In a deft turn of phrase he declares: “She was a storyteller of note whose own story has not been told.” However while his regard for his subject is clear, his training as a historian ensures that his assessment of her life and work remains grounded and balanced. How she was — and is — remembered, both positively and negatively, in her home village of Rathangan, is an important theme that is explored fully and fairly in the book.

While Maura Laverty has been the subject of a number of articles and of some academic attention, this is the first full scale biography.

And as well as dealing comprehensively with her better-known endeavours as an author widely read in Ireland, Seamus Kelly’s book shines new light on previously un-researched aspects of her life, including her American connections, the international reach of her publications, and of her pioneering role as a female radio scriptwriter, long before Tolka Row brought her notice in the embryonic era of television.

Maura Laverty’s family had moved from Kilkenny to Rathangan, and the burden of providing for the household seems to have fallen on her mother, who was a dressmaker. Writing in later years, Maura Laverty recalled that her mother’s work was “admittedly not haute couture, but it gave full satisfaction to the women of Rathangan.”

A surprise discovery made by Seamus Kelly in his research was that, as family means tightened in her Rathangan household Maura was sent to live with a childless couple in Hardwicke Street, Dublin for three years. It was an unhappy time for her.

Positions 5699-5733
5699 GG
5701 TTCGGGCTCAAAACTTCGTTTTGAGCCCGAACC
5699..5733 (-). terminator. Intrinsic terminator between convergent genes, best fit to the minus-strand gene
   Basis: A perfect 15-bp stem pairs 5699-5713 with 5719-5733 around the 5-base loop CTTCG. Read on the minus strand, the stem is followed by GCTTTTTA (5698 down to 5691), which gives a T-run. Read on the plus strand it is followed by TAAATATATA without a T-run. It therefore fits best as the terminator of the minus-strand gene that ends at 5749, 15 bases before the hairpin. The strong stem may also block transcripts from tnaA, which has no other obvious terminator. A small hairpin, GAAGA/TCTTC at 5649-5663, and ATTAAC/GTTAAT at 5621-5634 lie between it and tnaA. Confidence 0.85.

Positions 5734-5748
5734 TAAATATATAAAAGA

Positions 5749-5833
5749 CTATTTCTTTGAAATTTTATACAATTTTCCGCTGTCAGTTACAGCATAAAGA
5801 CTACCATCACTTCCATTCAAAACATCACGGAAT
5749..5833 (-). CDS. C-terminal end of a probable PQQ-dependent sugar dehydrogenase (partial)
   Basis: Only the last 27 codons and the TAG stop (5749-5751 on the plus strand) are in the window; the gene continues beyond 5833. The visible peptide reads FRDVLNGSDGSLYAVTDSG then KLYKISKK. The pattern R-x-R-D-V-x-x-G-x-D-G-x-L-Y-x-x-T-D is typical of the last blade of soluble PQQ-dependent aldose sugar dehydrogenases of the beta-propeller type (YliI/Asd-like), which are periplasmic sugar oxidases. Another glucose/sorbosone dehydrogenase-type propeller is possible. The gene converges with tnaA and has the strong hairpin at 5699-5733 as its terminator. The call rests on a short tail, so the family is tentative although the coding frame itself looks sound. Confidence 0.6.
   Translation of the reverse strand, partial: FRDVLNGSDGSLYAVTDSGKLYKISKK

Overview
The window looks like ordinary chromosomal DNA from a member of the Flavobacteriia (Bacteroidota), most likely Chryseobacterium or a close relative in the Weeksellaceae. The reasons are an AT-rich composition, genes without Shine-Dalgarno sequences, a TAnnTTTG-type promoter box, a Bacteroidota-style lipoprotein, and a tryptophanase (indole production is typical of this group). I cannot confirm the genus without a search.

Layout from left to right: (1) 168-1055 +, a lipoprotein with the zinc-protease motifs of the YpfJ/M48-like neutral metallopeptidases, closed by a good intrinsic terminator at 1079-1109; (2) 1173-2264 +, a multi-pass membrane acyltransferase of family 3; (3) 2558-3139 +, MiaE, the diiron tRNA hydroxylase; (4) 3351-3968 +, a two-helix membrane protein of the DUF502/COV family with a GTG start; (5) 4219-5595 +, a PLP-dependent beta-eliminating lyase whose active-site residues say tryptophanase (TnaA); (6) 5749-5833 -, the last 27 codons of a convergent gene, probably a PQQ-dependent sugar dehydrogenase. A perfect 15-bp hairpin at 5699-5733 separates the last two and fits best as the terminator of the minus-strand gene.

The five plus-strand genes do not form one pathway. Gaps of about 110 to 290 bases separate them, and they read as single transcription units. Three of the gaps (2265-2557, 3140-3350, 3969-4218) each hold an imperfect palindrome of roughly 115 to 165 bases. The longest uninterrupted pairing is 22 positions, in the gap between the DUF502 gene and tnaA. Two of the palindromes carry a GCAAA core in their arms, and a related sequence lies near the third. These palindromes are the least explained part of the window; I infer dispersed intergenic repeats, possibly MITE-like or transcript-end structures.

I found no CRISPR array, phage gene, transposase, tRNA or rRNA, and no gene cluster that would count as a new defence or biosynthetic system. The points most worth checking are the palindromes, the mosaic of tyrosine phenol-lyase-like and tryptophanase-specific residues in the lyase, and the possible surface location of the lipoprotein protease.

However brighter skies and opportunities were to open up for her when, at 17, she went to Spain to work as a governess and, later, secretary. Not for the first time, an aspiring Irish writer was to find inspiration and freedom on continental Europe. Her four years in Spain were critical to her development as a writer.

The cover of Seamus Kelly's new book on Maura Laverty

Apart from the essential skill of learning to type, Maura got the ‘start’ which is the breakthrough moment for all young writers. It came courtesy of a most unlikely outlet for a female writer.

While in Spain she translated 12 stories of Spanish legends and sent them to the editor of Our Boys, a magazine published by the Irish Christian Brothers. It might seem an unusual outlet for female writers, but as Seamus Kelly comments wryly: “It says a lot about the very limited opportunities in the 1920s, that they [women writers] had to target Our Boys to get published”. She was paid a very respectable nine pounds for her submissions to the magazine. Her initial foray also highlighted a canny streak to her approach to writing. She was no idealist — getting paid for her work was important to her. It is no small tribute to her industry that for the following 30 years she sustained herself — and, in time, her family — from her writing output in a mainly Irish market where paying opportunities for creative writers were very limited.

Her success rate in being published was impressive and by 1928 the Leinster Leader recorded that she had been published in a wide range of national newspapers. Seamus Kelly highlights how she was very much a modern writer, making it into writing for radio (Radio Éireann) which was hitherto alien territory for female writers.

Right through the 1930s, she broadcast on an exceptional variety of subjects including religious, cookery, children’s, folkloric and general interest topics. Her religious programming included a series on the mysteries of the Rosary, programmes on the saints including, appropriately for a Kildare woman, St Brigid, and depictions of famous shrines of Christianity. Again Seamus Kelly unerringly sums up the contradictions in how her work across different genres was received: “It is ironic that Catholic Church influences that helped to ban Maura’s work in the mid-1940s were very supportive of her and she of them in the 1930s.”